Science

Rise in methane emissions may hamper efforts to slow climate change

Rise in methane emissions may hamper efforts to slow climate change

A recent research published in the journal Environmental Research Letters highlights that global concentrations of methane, a powerful greenhouse gas and cause of climate change, are now growing faster in the atmosphere than at any other time in the past two decades.

The researchers reported that methane concentrations in the air began to surge around 2007 and grew precipitously in 2014 and 2015. In that two-year period, concentrations shot up by 10 or more parts per billion annually.

Wind farms limit carbon emission: Study

Wind farms limit carbon emission: Study

A recent study published in Energy Policy journal shows wind farms have made a significant impact in limiting carbon emissions from other sources of power generation in Great Britain.

Power from wind farms prevented the creation of almost 36 million tonnes of greenhouse gas emissions from sources such as coal and gas, in a six-year period - the equivalent of taking 2.3 million cars off the road, analysis of nationwide output shows.

Scientists present novel aspects of magnetic reconnection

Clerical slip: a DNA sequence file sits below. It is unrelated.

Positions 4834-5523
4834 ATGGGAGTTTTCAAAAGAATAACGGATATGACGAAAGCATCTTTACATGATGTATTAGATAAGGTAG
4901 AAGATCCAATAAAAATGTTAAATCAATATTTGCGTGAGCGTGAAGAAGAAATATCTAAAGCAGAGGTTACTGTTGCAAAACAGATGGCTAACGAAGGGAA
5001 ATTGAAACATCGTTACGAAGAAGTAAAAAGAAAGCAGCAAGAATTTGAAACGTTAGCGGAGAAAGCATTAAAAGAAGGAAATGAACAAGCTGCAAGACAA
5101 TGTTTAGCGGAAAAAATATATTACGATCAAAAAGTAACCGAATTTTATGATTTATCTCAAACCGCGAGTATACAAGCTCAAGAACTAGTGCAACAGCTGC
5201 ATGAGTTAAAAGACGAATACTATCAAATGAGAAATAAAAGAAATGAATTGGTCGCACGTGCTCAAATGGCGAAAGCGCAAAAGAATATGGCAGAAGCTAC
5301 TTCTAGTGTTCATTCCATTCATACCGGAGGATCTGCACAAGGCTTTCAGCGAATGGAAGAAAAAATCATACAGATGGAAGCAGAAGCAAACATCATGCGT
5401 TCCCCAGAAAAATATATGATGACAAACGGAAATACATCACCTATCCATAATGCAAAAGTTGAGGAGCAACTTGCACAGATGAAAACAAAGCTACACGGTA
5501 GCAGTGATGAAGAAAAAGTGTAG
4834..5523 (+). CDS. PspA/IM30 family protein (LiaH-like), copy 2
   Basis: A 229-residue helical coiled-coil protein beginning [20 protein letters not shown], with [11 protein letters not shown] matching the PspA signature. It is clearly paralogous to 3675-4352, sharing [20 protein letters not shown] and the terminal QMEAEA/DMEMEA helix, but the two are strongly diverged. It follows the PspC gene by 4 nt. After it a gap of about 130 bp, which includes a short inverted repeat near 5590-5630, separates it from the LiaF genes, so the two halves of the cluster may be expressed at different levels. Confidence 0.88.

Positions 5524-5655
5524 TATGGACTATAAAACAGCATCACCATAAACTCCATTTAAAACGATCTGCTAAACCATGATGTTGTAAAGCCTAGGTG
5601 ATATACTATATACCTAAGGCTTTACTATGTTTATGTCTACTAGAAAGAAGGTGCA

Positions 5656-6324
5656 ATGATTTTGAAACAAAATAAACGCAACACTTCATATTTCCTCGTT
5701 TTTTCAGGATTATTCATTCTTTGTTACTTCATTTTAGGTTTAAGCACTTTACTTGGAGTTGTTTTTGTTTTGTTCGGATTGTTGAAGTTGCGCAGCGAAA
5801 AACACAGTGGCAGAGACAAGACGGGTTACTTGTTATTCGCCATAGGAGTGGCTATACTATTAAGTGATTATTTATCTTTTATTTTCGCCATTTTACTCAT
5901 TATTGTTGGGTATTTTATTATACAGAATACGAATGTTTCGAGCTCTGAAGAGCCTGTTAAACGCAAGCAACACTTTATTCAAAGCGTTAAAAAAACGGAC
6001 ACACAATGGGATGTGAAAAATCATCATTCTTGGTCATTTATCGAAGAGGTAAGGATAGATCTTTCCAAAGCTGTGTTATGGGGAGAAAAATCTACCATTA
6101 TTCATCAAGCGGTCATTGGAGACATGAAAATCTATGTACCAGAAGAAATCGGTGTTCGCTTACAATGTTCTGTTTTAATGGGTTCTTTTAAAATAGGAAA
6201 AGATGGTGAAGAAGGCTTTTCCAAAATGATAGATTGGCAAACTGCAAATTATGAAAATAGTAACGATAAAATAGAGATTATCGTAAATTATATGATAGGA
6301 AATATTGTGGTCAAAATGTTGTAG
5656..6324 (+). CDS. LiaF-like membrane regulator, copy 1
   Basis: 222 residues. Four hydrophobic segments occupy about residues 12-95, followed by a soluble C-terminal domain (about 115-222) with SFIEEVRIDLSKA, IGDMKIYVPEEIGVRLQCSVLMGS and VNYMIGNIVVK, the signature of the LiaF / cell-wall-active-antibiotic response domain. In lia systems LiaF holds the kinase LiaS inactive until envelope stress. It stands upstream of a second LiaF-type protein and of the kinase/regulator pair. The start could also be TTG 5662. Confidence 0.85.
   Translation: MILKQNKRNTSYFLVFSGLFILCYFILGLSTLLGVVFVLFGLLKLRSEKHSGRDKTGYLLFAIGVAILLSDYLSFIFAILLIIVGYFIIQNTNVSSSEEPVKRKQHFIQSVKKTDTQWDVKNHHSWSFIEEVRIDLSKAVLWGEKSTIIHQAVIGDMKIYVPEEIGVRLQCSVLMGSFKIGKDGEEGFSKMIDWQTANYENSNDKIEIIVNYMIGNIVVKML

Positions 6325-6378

Scientists present novel aspects of magnetic reconnection

In a recent magnetic reconnection research, scientists have shed light on explosive phenomena in astrophysics and fusion experiments.

Published in Proceedings of the Royal Society A, the study will help in better understanding the challenging process that occurs throughout the universe.

The study enables the scientists to unravel magnetic reconnection, a process that triggers explosive phenomena.

Researchers aim at developing better battery by peering into atom-sized tunnels

Researchers aim at developing better battery by peering into atom-sized tunnels

In a recent research, scientists have used a special electron microscope with atomic-level resolution to show that certain large ions can hold the tunnels open so that the charge-carrying ions can enter and exit the electrode easily and quickly.

Earlier battery researchers seeking improved electrode materials have focused on "tunneled" structures that made it easier for charge-carrying ions to move in and out of the electrode.

The findings are published in Nature Communications.

Scientists develop new algorithm to explain human face recognition

Scientists develop new algorithm to explain human face recognition

In a recent research published in Computational Biology, scientists have developed a new computational model of the human brain's face-recognition mechanism that seems to capture aspects of human neurology that previous models have missed.

The researchers designed a machine-learning system that implemented their model and they trained it to recognize particular faces by feeding it a battery of sample images.

2015-16 UK floods: Most extreme hydrological events of last century

2015-16 UK floods: Most extreme hydrological events of last century